“through the act of living, the discovery of oneself is made concurrently with the discovery of the world around us. . ."

Friday, December 4, 2009

Sunset sceneries

Yesterday evening, I was waiting near the counsel’s chambers to hand over the money for purchasing stamp paper for the sale deed. I felt drained and exhausted. Never before in my life had I made such a huge financial commitment. It is a gamble that I took; only the future would reveal its fate.

I was on the corner where the road turned left and the lane by the canal veered off to right. Roosting crows cawed; men slunk beside the tea shop. Roosting humans hurried, harried, home. I waited for the lawyer, tense. The recurring thought was how unfit I was in the survival business. I am the kind who would be comfortable in cold mountains; it is not an escapist’s fantasy. I just know I do not belong here.

Then, from the darkening lane, an old woman appeared. Walking briskly, she came up straight to me. I have a habit of automatically noting physical features (cultivated from reading too many detective novels as a boy!). I note the faded, crumpled, soiled green checkered rag that you might call a sari. I note the shabby blouse and the wrinkled, dark skin. Hair is partly grey and she has lost most of the frontal teeth. On her left shoulder hung an old fashioned ‘air bag’ stuffed. I note: beggar woman, late sixties or early seventies, must have seen better days - no, not a beggar; I see it in her eyes.

‘Ente Makkalevide poyi?’ she asked me, Where have my children gone? I assume that grave, expressionless countenance I use for dealing with drunks, the mentally unstable and other avoidable humans. It is a mask of blank face. It works, usually. She glares. She repeats her question. I get uncomfortable and glance at the men standing by the tea shop. They are curious how I would handle the situation. She too glances at them and asked –‘‘Ente Makkalevide poyi?’ The men turn away, avoiding her eyes. I realize that she was not really expecting us to answer her question, because she turned and walked away briskly into the crowd of humanity, asking over and over, about her children.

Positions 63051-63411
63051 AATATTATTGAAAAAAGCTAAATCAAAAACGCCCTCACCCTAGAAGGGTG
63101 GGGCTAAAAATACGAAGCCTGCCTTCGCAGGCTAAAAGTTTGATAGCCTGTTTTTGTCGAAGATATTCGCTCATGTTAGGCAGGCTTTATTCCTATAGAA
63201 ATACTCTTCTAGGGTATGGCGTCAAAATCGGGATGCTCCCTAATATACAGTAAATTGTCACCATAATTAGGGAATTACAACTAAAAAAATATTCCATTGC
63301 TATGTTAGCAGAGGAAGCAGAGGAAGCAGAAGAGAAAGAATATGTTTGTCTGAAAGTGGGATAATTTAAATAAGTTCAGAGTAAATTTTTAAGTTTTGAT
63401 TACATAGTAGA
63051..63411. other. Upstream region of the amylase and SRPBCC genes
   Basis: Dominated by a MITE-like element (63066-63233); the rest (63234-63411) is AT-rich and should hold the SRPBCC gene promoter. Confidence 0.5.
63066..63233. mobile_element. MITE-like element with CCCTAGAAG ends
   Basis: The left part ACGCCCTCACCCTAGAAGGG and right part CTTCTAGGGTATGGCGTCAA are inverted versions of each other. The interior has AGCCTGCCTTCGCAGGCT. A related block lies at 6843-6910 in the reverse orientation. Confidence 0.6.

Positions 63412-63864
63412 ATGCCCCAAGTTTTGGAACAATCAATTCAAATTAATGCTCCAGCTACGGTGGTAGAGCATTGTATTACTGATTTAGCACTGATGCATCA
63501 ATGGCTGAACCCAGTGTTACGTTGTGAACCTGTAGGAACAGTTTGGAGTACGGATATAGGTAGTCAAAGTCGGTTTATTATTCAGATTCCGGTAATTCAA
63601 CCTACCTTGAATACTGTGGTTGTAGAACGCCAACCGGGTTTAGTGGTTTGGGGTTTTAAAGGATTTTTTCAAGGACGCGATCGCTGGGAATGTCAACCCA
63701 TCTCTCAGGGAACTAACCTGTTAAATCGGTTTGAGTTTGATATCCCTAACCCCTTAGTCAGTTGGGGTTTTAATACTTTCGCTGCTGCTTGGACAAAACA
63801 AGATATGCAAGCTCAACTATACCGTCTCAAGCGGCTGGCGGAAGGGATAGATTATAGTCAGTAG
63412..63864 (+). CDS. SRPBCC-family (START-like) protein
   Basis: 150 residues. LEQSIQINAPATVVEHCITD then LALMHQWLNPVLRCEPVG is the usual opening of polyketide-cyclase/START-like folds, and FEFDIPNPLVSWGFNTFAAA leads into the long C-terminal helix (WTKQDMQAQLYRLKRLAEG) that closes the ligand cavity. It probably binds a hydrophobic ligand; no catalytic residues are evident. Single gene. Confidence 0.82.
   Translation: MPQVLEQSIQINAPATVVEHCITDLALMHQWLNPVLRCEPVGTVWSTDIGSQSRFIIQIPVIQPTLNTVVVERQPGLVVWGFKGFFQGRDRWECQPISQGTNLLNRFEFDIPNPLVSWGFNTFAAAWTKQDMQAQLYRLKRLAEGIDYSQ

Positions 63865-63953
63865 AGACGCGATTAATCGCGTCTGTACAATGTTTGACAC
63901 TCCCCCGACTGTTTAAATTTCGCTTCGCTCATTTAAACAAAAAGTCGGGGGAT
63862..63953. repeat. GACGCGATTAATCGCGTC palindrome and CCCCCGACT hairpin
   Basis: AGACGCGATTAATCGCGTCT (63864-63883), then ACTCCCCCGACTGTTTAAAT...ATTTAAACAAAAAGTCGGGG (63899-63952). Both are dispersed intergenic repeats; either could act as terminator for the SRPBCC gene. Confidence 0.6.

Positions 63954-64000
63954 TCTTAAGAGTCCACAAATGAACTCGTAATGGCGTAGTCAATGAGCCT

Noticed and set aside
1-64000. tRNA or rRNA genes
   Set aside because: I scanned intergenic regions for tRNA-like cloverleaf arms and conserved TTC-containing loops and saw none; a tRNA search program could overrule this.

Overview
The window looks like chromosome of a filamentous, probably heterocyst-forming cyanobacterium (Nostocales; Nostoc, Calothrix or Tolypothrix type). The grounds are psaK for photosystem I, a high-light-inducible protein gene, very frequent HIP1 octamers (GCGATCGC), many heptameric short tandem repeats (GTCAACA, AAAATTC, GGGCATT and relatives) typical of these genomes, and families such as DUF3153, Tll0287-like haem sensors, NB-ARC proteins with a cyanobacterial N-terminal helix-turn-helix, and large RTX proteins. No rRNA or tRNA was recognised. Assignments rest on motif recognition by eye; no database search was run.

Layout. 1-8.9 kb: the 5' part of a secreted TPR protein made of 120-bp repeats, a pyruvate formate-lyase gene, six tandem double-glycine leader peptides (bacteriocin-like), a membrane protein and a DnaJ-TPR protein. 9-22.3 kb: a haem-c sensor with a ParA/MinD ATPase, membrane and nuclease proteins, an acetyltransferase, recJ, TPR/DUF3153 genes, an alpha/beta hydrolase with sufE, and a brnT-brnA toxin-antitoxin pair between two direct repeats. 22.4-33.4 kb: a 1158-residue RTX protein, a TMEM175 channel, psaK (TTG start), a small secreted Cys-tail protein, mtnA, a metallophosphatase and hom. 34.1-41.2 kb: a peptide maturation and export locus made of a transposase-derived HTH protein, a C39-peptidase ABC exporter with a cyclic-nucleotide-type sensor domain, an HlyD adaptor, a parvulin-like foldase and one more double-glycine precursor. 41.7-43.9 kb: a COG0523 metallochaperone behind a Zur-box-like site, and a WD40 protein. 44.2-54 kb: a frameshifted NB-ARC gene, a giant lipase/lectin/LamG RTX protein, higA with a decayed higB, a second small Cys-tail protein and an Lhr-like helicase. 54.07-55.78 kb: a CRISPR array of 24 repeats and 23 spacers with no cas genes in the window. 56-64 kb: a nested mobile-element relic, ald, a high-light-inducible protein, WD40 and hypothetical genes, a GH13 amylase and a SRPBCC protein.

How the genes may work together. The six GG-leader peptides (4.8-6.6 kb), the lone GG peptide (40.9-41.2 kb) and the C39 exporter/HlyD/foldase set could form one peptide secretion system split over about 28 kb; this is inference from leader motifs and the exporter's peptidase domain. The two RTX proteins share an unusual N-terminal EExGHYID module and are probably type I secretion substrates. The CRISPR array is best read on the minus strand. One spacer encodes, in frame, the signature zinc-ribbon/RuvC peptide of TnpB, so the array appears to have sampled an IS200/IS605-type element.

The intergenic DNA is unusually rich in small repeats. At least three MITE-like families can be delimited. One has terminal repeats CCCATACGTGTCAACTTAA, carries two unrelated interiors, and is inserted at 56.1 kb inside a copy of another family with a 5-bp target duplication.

The old woman is swallowed up by the crowd. I lose sight of her. Nothing really matters, does it? Really, nothing matters.

******** Balachandran V, Trivandrum 04.12.2009


  1. apt title. am reminded of shakespeare's line: Men close their doors against the setting sun. beautifully apt title.
    the story reminds me of a 100+ nun who was in the convent of the college i studied. sometimes she used to roam around the campus asking "where is my charlie?". students used to spend a lot of their productive hours trying to figure out who charli was:-)
    old age - scary!

  2. nothing matters. but then, every thing matters.

  3. Old age, insanity both are not in our control and both if not dealt with care and tenderness can leave a life , however glorified, shattered in the end. lovely picture, very close to what i saw when i read your description of her

  4. Yes when you look at life closer one is always alone and the crowd and melee around do not see you, and do not realise your presence or notice your absence.
    We all are in away like that woman you wrote about


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